A Rose by Any Other Name: Introducing Upwork

If you know your Shakespeare, you’ll recognise that ‘a rose by any other name’ is from a line in Romeo and Juliet: ‘a rose by any other name would smell as sweet’. In other words: changing the name of something doesn’t change its nature (despite what failing schools would have you believe).

Such, I fear, may be the case with Upwork; the name may only have been changed to protect the innocent. Upwork, I hear you ask? Who?

You know; first you had Elance and oDesk, both online freelancing marketplaces. Then in March 2014 they kind-of-merged-yet-stayed-separate: ‘Elance and oDesk have joined forces to make our online workplaces better than ever. More jobs. More freelancers. More opportunity for everyone.’


The Merger that’s Still Not Quite A Merger. Yet.

Elance was traditionally the site for ‘proper, professional freelancers’ as a fellow freelancer put it, and grief-stricken cries were heard throughout Freelancing Land when they heard of this affiliation with oDesk, which had a slightly less salubrious reputation. But Elance still existed and some people still swore by it.

And now there’s Upwork, which apparently, according to the chirpy email I received this morning, is “bringing a new vision for Elance and oDesk.” Stephane Kasriel, CEO of Upwork, explains on the Elance blog that they have “an exciting and limitless future in mind,” and chose to merge the platforms into ‘Upwork’ “to better convey our vision and represent our current and future community. It’s a name that inspires us and we hope it will inspire you as well.”


A Brighter Future?

“Upwork will be a platform where independent professionals can thrive. With access to work history stats, the ability to earn Top Rated status, and information on high-demand skills, freelancers will have the tools to get more and better jobs,” claims Stephane.

Elance.com will still be supported and remain ‘unchanged for now’, but oDesk has already gone and simply redirects to Upwork.com. All future development will be focussed on Upwork, and the promised benefits of this new platform are:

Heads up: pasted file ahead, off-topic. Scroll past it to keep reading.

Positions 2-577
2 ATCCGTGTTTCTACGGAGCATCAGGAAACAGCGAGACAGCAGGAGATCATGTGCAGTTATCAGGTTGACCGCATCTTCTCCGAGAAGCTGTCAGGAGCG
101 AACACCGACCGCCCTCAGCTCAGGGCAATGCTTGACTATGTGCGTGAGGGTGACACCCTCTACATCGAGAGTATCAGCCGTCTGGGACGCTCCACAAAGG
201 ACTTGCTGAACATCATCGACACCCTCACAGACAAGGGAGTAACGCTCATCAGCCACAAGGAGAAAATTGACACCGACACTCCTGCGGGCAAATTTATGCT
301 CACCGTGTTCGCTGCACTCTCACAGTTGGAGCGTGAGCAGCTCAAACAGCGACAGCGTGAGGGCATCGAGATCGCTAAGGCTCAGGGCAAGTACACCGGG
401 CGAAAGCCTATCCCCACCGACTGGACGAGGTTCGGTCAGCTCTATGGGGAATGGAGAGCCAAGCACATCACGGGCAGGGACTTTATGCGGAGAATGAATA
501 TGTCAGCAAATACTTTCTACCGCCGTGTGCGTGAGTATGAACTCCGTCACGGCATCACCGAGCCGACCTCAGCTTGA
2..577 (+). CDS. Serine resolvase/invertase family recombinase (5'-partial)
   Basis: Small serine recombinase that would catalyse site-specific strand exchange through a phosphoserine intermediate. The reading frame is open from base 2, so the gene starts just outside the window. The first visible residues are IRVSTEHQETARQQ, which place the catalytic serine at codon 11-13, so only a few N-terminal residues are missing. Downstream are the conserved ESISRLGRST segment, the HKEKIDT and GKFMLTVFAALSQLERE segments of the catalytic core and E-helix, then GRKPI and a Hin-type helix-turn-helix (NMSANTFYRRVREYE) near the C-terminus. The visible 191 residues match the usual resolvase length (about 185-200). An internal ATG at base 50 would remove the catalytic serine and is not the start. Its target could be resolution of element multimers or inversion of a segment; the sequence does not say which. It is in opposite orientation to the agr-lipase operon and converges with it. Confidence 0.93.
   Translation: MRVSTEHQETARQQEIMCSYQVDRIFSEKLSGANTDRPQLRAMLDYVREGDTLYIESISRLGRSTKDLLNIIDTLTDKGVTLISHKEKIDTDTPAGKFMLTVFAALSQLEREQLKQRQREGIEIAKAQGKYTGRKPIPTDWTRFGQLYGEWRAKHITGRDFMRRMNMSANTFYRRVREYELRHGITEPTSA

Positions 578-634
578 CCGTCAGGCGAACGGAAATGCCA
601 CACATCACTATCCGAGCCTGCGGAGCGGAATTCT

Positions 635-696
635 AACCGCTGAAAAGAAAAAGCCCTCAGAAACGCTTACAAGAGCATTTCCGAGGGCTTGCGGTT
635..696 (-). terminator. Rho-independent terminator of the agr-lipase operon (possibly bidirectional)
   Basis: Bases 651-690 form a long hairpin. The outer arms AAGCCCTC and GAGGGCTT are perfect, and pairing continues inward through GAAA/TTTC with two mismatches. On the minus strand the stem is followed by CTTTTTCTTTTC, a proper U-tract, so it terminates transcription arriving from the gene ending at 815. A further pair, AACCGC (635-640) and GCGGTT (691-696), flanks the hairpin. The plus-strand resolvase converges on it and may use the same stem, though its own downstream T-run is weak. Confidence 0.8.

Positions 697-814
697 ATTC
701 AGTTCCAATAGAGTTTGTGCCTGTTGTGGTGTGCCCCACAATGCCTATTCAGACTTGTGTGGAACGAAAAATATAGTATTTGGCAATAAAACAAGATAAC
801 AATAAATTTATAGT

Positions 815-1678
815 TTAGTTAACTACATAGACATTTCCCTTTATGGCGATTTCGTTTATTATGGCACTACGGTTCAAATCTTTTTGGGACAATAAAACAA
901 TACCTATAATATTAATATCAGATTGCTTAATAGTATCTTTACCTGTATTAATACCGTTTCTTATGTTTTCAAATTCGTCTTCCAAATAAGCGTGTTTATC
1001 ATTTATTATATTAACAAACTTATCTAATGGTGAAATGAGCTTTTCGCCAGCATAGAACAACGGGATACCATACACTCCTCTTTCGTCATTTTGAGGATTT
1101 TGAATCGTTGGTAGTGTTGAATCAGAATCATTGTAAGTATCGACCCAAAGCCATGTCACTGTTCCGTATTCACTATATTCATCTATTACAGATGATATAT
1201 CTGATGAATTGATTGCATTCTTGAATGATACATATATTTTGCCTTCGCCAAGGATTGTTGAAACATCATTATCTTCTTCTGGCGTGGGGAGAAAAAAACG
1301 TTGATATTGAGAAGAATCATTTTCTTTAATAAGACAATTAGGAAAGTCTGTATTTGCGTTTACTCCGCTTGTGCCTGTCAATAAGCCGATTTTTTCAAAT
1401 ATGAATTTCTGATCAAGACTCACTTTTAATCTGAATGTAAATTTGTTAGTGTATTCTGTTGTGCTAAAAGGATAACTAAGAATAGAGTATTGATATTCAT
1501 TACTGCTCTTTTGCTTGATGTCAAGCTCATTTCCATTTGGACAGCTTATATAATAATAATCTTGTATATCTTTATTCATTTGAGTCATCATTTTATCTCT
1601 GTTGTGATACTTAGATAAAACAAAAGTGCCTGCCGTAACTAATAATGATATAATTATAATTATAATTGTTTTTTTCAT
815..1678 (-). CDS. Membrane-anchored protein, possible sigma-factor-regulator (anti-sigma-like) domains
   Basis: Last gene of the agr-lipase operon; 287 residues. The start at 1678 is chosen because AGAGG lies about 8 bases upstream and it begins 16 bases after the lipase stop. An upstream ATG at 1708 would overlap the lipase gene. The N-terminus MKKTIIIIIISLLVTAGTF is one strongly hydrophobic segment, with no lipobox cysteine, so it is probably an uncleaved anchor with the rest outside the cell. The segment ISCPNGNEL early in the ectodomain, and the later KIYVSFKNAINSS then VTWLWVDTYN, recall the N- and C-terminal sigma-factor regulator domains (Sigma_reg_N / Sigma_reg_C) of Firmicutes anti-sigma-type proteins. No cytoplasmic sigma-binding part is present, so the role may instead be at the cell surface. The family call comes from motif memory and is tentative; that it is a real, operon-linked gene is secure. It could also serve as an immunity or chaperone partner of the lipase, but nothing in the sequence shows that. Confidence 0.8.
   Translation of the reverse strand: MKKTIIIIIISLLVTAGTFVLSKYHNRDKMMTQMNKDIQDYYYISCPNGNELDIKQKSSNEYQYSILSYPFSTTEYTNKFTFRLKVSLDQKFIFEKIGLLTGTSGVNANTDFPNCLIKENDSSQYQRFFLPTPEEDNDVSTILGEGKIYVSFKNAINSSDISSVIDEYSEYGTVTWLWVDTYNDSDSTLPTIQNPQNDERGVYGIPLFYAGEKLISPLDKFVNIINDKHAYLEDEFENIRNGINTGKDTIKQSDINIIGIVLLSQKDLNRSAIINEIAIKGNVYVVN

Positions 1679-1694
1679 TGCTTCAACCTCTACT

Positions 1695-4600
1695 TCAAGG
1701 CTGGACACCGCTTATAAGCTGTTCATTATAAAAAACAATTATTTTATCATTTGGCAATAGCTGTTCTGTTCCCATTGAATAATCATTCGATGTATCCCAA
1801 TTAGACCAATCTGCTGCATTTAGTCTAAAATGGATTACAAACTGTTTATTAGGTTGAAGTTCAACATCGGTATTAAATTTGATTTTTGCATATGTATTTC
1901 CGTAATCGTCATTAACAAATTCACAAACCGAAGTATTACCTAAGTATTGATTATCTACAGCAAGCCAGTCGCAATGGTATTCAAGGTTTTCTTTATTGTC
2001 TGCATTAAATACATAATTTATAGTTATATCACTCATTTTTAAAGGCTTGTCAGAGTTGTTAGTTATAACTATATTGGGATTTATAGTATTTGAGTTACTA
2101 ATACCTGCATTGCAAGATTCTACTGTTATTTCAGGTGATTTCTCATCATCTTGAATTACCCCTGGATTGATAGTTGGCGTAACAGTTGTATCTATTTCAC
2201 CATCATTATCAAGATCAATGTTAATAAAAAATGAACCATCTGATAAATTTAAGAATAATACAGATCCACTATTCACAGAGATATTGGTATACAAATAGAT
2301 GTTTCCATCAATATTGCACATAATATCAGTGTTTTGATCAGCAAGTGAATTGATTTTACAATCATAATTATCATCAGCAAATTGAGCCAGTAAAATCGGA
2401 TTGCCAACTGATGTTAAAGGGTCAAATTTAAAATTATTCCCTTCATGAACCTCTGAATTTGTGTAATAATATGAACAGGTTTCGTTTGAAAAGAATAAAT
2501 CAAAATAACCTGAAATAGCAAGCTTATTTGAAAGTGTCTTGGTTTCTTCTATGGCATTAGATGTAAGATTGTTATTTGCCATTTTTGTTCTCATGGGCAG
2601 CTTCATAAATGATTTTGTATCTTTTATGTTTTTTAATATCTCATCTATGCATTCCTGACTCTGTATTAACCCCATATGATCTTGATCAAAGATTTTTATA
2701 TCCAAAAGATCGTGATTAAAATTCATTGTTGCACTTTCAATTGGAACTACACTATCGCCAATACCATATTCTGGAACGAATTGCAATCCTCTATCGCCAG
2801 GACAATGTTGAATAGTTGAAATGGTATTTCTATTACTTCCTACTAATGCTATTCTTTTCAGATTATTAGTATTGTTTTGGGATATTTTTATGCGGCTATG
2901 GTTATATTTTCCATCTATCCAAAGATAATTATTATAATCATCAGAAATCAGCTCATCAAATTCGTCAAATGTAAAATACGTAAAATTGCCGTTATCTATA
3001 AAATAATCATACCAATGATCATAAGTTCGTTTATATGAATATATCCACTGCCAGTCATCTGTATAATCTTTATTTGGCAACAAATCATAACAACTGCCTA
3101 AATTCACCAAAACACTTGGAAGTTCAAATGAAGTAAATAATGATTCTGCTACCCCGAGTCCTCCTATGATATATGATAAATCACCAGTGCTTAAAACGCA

• New messaging tools for faster collaboration, which will include chat and video facilities.
  • A new mobile app for iPhone and Android (not that useful for me; I’m a Windows Phone user).
  • A new Hiring Hub with helpful articles and guides (I’ve had a brief look. It doesn’t seem that different to the freelancer search facility or the blog of any other freelance marketplace to me, but I suppose it’s early days).
  • Shared workplaces for teams.

Proving their worth: An Uphill Struggle for Upwork?

So will these changes lift Upwork above its competitors?

Every freelance marketplace has its pitfalls. Some are free to join, but take a huge cut of your earnings, or prevent those with free membership asking questions of clients – something that’s often all too necessary when job descriptions frequently consist of vagaries such as ‘make me a logo’, ‘do some work at my London office’, or ‘write me a long book with a squirrel’; one can only presume they’re after a book featuring a squirrel here, and not insisting you take on a nut-loving, tree-hopping, bushy-tailed rodent as your co-author.

Other sites charge hefty monthly fees, whether you get work or not; or provide a freelancer-friendly marketplace for free, but take a huge cut of your earnings. And regardless of which site you’re on, you’re competing with people from all over the world, with widely varying skills and standards of living, for jobs from clients who want the earth – or don’t know quite what they want.

I’m yet to find one that seems to exert any consistent quality control, which is why although many sites supposedly ban the posting of jobs asking for fraudulent academic work, I still get bombarded with requests to write people’s theses and essays.

So the jury is out on Upwork. When it’s back in again, I’ll let you know.



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